Bob Perkins is a retired judge. Back in the early 1980's while reading the Handbook of Texas, he first noticed a mistake that's apparently lasted for generations.
“I read in there about how the town of Manchaca is named for Jose Antonio Menchaca from San Antonio and kind of thought, well if it's named for him how come they don't spell his name right?” Perkins said.
So who was Captain Menchaca?
“He was one of the heroes of the Battle of San Jacinto,” Perkins said.
Menchaca, born in 1800, later became Mayor pro-Tem of San Antonio.
Perkins doesn't believe the name mistake was malicious...just a mistake. But over the years, the spelling error became a pronunciation error.
“In 1849 the stage coach company starts publishing ads about going from Austin to San Antonio and they change the name...they take Manchaca and they cut off the last ‘A’ and they say Manchac Springs,” Perkins said.
People still say it that way.
“If it's correct to say man-shack well then I guess the state north of us should be called Oklahom. And further north should be South Dakot, North Dakot, Nevad, Montan, Arizon, Californi,” Perkins said.
Perkins reached out to some of his descendants and they too wondered why the road and town were spelled that way, so he formed a 501c non-profit called Justice for Menchaca.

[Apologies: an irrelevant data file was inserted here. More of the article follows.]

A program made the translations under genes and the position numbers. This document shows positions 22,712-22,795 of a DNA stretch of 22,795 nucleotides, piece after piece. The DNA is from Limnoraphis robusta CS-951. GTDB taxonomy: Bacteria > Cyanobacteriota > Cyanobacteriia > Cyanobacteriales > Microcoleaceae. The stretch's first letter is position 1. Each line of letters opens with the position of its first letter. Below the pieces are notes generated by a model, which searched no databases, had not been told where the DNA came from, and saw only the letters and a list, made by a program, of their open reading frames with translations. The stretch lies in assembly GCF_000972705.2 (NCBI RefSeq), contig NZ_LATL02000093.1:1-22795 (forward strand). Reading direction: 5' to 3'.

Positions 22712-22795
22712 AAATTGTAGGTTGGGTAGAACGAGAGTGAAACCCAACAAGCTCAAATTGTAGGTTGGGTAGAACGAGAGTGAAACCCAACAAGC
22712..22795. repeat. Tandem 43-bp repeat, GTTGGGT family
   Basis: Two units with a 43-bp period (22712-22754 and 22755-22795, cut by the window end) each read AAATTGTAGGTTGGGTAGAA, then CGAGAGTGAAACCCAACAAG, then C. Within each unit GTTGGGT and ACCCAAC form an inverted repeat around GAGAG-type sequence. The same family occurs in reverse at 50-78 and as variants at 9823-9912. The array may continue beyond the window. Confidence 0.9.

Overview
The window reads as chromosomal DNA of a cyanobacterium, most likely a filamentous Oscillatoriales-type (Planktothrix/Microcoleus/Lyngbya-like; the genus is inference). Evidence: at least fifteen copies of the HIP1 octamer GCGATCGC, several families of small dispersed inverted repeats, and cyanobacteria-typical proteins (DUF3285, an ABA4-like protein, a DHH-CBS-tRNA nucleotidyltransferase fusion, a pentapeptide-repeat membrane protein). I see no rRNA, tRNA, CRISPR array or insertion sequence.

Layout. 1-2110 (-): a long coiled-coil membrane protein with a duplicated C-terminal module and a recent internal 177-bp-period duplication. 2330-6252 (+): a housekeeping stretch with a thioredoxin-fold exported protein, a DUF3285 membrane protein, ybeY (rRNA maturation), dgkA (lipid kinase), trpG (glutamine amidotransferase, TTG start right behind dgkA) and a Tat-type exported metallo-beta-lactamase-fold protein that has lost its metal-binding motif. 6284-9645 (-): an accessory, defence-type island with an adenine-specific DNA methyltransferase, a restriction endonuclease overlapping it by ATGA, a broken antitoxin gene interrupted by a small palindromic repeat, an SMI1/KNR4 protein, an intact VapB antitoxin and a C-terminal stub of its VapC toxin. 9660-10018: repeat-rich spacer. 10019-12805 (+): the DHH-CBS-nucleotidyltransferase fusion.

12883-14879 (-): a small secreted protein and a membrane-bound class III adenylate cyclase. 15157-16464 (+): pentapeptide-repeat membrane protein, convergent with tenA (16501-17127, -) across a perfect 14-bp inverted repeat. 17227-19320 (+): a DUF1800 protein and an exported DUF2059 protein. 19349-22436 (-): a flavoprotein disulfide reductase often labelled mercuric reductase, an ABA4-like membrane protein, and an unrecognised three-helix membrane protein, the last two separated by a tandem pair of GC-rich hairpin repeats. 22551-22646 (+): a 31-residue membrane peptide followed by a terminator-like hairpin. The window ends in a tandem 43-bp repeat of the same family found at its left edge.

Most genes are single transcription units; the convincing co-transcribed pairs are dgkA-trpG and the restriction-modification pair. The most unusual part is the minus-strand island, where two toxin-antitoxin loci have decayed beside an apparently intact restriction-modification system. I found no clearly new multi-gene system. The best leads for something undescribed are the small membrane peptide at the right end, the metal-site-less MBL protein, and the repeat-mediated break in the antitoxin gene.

He doesn't believe taxpayers should bear the cost of the change.
“The city told us it would cost $24,000 to change all the street signs along Manchaca Road. We raised the money and we deposited a cashiers check with them January of 2016,” he said.
Council Member Sabino Pio Renteria submitted an application for the name change, pointing out that it wouldn't cost taxpayers a thing.
As for whether residents will oppose changing their address:
“The post office has told us that regardless of the change, they're going to keep on delivering, it's one letter change, from m-a to m-e,” he said.
On Thursday the Austin City Council approved setting a hearing on the name change for October 4.
“I guess my hope is that sooner or later people will start saying Menchaca. I think a lot of Spanish speakers, as soon as they see that word Menchaca, that's the way they're going to say it. Anybody that speaks Spanish, there’s no way they're going to say ‘Man-shack’ out of that,” Perkins said.